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Alumni Q&A: Karnit Flug

Volume 5, Issue 2, Summer 2015

Ph.D. ’86, Economics

Karnit Flug was appointed Governor of the Bank of Israel in 2013. She credits her Columbia education with providing a springboard for her career in economic policy.

After living and studying in Israel for many years, what brought you to Columbia University for a Ph.D.?

After finishing my undergraduate and master’s at the Hebrew University of Jerusalem, I wanted to broaden my exposure to other excellent academic institutions. Columbia University presented me with a winning combination: academic excellence, particularly in the fields I was interested in (labor markets and international trade); living in New York City; and a fellowship that made all of this possible.

How would you describe your experience at Columbia and in New York City in the early to mid-1980s?

Student life was very exciting, with students from all over the world forming close friendships, and studying was intense and stimulating. New York City was both exciting but also a bit overwhelming and even scary. There were streets and parks just near the University you couldn’t get close too. It was nice to come back later (in the 1990s) to this area and witness the significant improvement, which made you feel safe to wander around the University in all directions.

Your dissertation was titled “Government Policies in a General Equilibrium Model of International Trade and Human Capital.” Can you provide a synopsis?

My dissertation dealt with the effects of government policies on the pattern of international trade. In particular, I developed a theoretical model to examine the effects of policies such as minimum wage and subsidizing education on the formation of human capital, and in turn on the type of products a small open economy will specialize in. In the empirical part of my dissertation, I tested implications of the theoretical model using cross-country data. I estimated the effect of minimum wages and government spending on education, on the skill composition of the labor force in each country, and on the skilled/unskilled labor ratio embodied in exports and imports of each country.

Were there any Columbia professors who were particularly influential for you as a young scholar?

In both fields—international trade and labor economics—the professors who were most influential in my studies were Jacob Mincer, Ronald Findlay, and Jagdish Bhagwati.

When you first joined the Bank of Israel in 1988, you worked in the Research Department, publishing papers on the topics of macroeconomics, the labor market, and social policies. In 2001, you were appointed director of the department, a position you held for ten years. Would you say that a passion for economics research, both theoretical and empirical, has been a continuous thread throughout your education and professional life?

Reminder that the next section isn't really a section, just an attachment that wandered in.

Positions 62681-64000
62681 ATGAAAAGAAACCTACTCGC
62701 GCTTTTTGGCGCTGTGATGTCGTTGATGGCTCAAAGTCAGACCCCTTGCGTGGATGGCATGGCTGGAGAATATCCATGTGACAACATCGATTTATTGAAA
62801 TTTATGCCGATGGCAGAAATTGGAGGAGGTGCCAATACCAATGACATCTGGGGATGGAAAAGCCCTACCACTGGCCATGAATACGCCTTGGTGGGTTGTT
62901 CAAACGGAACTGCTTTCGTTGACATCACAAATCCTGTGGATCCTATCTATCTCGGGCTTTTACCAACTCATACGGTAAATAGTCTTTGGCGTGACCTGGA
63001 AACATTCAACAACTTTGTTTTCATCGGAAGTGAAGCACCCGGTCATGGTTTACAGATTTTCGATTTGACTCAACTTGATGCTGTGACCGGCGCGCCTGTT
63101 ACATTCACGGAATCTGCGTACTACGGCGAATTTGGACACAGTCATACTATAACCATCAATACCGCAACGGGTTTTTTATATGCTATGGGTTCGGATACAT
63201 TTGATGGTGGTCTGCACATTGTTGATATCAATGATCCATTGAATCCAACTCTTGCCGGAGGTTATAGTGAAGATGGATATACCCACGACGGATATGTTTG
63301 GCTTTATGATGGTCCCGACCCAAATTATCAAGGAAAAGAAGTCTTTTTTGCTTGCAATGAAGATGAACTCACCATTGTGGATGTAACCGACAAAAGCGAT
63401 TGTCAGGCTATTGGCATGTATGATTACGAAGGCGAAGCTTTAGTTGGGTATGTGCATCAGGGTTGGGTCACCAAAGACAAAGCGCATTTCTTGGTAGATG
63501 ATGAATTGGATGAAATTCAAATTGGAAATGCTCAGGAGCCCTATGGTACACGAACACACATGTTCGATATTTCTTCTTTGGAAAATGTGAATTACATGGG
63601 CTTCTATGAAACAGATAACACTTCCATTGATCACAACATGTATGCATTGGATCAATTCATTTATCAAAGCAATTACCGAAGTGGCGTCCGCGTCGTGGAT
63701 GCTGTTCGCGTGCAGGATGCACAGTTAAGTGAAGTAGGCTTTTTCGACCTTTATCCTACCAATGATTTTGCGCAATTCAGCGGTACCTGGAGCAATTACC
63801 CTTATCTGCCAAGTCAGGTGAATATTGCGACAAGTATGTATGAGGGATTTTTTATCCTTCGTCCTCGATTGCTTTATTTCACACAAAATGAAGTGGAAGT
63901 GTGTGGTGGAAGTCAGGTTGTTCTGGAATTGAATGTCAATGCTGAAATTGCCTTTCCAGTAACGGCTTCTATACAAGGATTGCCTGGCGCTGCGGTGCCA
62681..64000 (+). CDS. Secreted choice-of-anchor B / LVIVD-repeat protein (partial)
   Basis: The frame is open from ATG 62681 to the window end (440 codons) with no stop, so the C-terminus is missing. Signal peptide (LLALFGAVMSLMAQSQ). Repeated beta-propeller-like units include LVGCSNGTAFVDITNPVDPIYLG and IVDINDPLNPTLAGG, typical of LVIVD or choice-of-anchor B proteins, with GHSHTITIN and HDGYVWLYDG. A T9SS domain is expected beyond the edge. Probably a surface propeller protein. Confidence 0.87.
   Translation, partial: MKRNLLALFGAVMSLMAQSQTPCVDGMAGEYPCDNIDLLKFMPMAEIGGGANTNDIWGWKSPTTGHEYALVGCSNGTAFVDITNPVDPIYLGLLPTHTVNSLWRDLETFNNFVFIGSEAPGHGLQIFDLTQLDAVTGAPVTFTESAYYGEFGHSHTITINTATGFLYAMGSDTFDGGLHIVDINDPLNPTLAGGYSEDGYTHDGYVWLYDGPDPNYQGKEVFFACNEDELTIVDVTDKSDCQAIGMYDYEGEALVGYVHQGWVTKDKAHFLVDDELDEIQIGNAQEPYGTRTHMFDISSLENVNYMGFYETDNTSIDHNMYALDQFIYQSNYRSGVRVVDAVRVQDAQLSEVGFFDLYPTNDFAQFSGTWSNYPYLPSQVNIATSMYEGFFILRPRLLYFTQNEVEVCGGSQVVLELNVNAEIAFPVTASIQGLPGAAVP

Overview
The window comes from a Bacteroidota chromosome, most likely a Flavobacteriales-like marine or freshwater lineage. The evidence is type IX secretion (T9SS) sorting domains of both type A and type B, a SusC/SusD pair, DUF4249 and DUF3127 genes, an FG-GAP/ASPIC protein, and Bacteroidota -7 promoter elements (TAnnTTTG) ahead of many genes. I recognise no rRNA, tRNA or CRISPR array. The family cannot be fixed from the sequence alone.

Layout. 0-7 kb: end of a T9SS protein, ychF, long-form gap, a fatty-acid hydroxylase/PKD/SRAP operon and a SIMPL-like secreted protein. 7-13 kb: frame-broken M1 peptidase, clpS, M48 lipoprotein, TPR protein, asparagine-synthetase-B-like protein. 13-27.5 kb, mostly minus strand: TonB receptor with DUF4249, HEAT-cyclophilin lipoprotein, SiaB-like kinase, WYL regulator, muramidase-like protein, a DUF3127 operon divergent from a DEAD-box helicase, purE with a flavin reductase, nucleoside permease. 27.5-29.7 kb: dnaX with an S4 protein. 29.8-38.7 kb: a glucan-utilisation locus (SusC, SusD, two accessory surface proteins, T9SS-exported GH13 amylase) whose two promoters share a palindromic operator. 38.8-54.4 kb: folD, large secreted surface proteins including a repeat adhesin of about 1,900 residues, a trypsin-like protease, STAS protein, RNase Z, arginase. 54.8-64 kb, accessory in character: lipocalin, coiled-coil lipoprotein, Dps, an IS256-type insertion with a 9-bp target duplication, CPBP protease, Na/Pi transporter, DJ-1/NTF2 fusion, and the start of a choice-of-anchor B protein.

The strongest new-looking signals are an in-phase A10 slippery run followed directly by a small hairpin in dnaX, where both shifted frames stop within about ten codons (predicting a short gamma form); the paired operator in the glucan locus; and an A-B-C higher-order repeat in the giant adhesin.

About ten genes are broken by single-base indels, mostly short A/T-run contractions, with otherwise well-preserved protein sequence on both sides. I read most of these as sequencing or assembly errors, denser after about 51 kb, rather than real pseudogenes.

My interest in economic policy started with the type of questions I chose to explore in my dissertation, continued with the choice of my first job as an economist with the IMF, and was also reflected in my professional life at the Bank of Israel. My work was always focused on economic policy questions, earlier on as a researcher and now as a policy maker. The research background provided me with the analytical tools to help understand the possible channels through which policies affect outcomes.

The President of Israel appointed you Governor of the Bank of Israel in November 2013. What have been your highest priorities since assuming the role?

Since the global financial crisis in 2008, the role of the central bank of a small open economy like Israel has become very challenging because of the low global growth (and consequently low global demand for the products of the small economy) and an extremely accommodating monetary policy applied by all major central banks. Thus, the main priority has been to provide the stable conditions for the economy necessary for growth and employment within the stormy global environment. Another role I carry as Governor of the Bank of Israel is to provide economic policy advice to the government. In such a capacity, my main priority has been to focus on policies that could foster sustainable inclusive growth. This means policies that would improve the skills and employability of individuals from groups in society that tend to have a low participation rate and low earning capacity.

What do you enjoy doing in your free time?

I don’t have much of it, but when I do I enjoy reading, walking, and cooking.

Do your travels ever bring you back to New York or the United States?

Yes, I do get to NYC once in a while, and I enjoy that very much. I particularly enjoy walking around Columbia and seeing what has changed (the area has become much cleaner and safer) and also seeing some of the things that have remained the same.

Is there anything else you would like to add?

This is an opportunity for me to say a big thankyou to Columbia University for providing me with the foundations on which my professional career has been built.

— Interview conducted by Andrew Ng

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